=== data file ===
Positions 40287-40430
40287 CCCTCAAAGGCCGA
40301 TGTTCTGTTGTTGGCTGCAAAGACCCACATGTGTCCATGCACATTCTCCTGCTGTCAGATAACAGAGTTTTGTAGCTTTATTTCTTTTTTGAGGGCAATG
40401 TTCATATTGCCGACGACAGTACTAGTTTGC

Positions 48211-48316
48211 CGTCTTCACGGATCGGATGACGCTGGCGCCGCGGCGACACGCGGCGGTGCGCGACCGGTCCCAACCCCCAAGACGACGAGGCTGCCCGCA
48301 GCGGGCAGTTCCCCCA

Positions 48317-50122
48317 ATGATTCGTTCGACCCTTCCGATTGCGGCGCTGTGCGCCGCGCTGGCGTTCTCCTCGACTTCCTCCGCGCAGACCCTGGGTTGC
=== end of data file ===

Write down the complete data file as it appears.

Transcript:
Positions 40287-40430
40287 CCCTCAAAGGCCGA
40301 TGTTCTGTTGTTGGCTGCAAAGACCCACATGTGTCCATGCACATTCTCCTGCTGTCAGATAACAGAGTTTTGTAGCTTTATTTCTTTTTTGAGGGCAATG
40401 TTCATATTGCCGACGACAGTACTAGTTTGC

Positions 48211-48316
48211 CGTCTTCACGGATCGGATGACGCTGGCGCCGCGGCGACACGCGGCGGTGCGCGACCGGTCCCAACCCCCAAGACGACGAGGCTGCCCGCA
48301 GCGGGCAGTTCCCCCA

Positions 48317-50122
48317 ATGATTCGTTCGACCCTTCCGATTGCGGCGCTGTGCGCCGCGCTGGCGTTCTCCTCGACTTCCTCCGCGCAGACCCTGGGTTGC